Marvelous moons

Is something living under the curious surface of Jupiter's moon, Europa? All images courtesy of NASA.
  Europa -- orbiting incubator?
Look at the average moon, and you see a battered, bruised face. Look at Europa, Jupiter's fourth-largest moon, and you'll see the unworried image of youth. jumpin' jupiter it looks like a skee ballSure, Europa has some lines -- but scarcely any of those unsightly craters or disfiguring bumps that scar most moons.

Even when Europa's surface shapes are strengthened by shadows, it's still strangely smooth for a solar system satellite. Compare Europa to Mars, which has 450 craters larger than 100 kilometers in diameter.

This is not because the Jovian moon is young -- but because it's resilient. Blast Europa with an asteroid, and it will absorb the shock without forming much of a crater. (It's like whacking a hockey puck with a slap shot. Sure, you might make a mark on the puck, but the puck bounces right back.)

Pucks are resilient because they're made of rubber. Europa seems to be resilient because its smooth surface may rest on a giant subterranean ocean.

Did somebody say "ocean"?
Yes. We've known for years that the sixth-largest moon in our solar system is coated with frozen water (its surface temperature is -260 Fahrenheit). But some astonishingly detailed photos taken by the satellite Galileo in December, 1997, have renewed a debate about something even more important than Europa's comely complexion.

Does this frozen orb contains the largest ocean in the solar system? And if so, could life exist beneath this deeply frozen surface?

Before you condemn this as just a ploy to attract research money, consider how Galileo's goodies support the ocean hypothesis:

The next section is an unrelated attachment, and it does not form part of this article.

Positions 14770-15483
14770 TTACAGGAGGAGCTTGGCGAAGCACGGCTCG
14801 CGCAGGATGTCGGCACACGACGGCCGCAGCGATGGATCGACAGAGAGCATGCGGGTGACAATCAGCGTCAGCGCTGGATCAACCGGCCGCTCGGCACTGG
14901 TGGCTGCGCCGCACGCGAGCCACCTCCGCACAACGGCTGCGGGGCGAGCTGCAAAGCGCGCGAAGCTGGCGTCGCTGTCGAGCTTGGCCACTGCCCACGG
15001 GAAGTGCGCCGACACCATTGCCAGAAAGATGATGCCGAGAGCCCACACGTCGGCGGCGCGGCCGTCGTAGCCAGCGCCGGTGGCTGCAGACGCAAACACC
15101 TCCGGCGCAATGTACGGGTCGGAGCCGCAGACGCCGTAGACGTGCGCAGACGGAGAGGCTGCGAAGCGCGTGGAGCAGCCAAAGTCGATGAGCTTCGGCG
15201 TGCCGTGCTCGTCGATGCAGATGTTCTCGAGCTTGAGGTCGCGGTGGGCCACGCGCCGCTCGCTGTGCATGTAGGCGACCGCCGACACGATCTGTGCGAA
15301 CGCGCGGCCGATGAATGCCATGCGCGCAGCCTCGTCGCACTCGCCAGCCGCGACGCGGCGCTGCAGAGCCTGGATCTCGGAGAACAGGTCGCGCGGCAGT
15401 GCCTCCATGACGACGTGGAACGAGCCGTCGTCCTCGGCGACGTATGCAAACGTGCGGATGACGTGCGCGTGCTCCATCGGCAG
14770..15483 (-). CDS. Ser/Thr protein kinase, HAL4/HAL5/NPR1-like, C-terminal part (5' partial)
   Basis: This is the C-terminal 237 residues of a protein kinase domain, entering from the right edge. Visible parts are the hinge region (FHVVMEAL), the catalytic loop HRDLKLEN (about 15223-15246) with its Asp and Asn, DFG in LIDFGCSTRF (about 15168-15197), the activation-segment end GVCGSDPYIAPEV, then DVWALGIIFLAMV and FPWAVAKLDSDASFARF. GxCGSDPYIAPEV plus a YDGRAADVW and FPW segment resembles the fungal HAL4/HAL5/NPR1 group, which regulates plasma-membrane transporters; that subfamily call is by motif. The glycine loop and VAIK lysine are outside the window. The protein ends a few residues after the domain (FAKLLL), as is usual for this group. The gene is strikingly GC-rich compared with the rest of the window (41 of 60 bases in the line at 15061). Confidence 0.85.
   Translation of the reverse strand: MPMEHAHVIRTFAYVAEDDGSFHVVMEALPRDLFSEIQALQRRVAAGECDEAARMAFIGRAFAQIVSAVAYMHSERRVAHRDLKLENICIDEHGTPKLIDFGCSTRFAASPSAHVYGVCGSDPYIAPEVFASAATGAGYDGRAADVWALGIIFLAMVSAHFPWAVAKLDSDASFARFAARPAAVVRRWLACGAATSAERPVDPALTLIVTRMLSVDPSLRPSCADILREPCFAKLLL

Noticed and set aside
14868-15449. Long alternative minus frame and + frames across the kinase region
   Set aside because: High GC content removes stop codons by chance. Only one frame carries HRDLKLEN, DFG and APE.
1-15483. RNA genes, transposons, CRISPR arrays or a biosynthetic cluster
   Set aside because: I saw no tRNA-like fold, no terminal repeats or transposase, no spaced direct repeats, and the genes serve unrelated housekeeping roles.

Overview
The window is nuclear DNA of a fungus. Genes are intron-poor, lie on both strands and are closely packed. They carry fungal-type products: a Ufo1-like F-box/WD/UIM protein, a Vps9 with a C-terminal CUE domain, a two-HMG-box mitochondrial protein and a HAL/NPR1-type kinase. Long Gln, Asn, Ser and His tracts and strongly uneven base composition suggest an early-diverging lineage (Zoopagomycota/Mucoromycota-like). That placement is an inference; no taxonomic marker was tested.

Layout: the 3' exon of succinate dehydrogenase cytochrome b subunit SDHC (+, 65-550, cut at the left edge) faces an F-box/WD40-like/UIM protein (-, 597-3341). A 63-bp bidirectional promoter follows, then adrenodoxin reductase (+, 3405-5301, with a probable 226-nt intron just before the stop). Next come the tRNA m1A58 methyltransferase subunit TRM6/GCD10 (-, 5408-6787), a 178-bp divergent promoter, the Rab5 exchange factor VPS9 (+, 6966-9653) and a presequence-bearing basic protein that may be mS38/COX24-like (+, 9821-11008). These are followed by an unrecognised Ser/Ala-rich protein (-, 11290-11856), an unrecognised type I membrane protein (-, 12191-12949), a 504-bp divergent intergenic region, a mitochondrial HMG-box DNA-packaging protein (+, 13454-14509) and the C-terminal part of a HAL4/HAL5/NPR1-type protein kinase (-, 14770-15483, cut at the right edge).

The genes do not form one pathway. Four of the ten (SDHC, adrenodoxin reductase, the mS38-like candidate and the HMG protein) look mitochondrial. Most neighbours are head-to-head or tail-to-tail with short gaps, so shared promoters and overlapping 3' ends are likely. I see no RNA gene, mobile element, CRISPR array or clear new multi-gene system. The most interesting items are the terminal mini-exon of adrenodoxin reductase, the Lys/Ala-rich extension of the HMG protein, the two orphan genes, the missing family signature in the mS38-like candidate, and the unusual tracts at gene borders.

pwyll crater

  A stereo image of an abnormally shallow impact crater called Pwyll (don't ask The Why Files to pronounce that!) shows Europa's resilient nature. Notice how the big impact failed to depress the crater much below the surface

  Huge blocks that look like ... blocks of ice floating on slushy ice on Earth.

  if you say so

  I see it too

  Wedge-shaped structures that resemble junctions between Earth's crustal plates at the ocean floor. "It's a series of very long ridges and trenches, much as we see at spreading centers on the sea floor," says Brown University planetary geologist James Head, a long-time student of Europa.

If the ocean hypothesis is correct, Europa is built in layers. Tan = frozen skin (mainly water); Blue = "ocean" Brown = mantle Gray = core
Courtesy NASA

  Since we already know that this moon is coated with frozen water and is not dense enough to be pure rock, the photos support the notion that Europa also contains water inside.

Too cold for swimming?
Make that liquid water. Despite the frigid conditions in Jupiter's neighborhood, Europa's insides may be warmed by the interaction between Jupiter's immense gravity and the gravity of Europa and other moons. (Similar forces from our moon's gravity -- which is microscopic compared to Jupiter's -- don't heat Earth much, but they are strong enough to move our oceans and make the tides.)

just a big ole ice ballHead says the ocean may be as deep as 100 kilometers. He suspects that the upper layer could be slushy, but down lower the water may be liquid, probably containing a lot of salt.

The ocean explains many Earthlike features on Europa. Just as Earth's continental plates float slowly on the softer mantle supporting it, Europa's icy exterior may float on a hidden sea.

And those surface cracks probably occur when slushy ice or water wells up from below and shoulders the ice aside. Head says the upwards movement causes those ridges that parallel the cracks.

Could Europa's ocean be alive?

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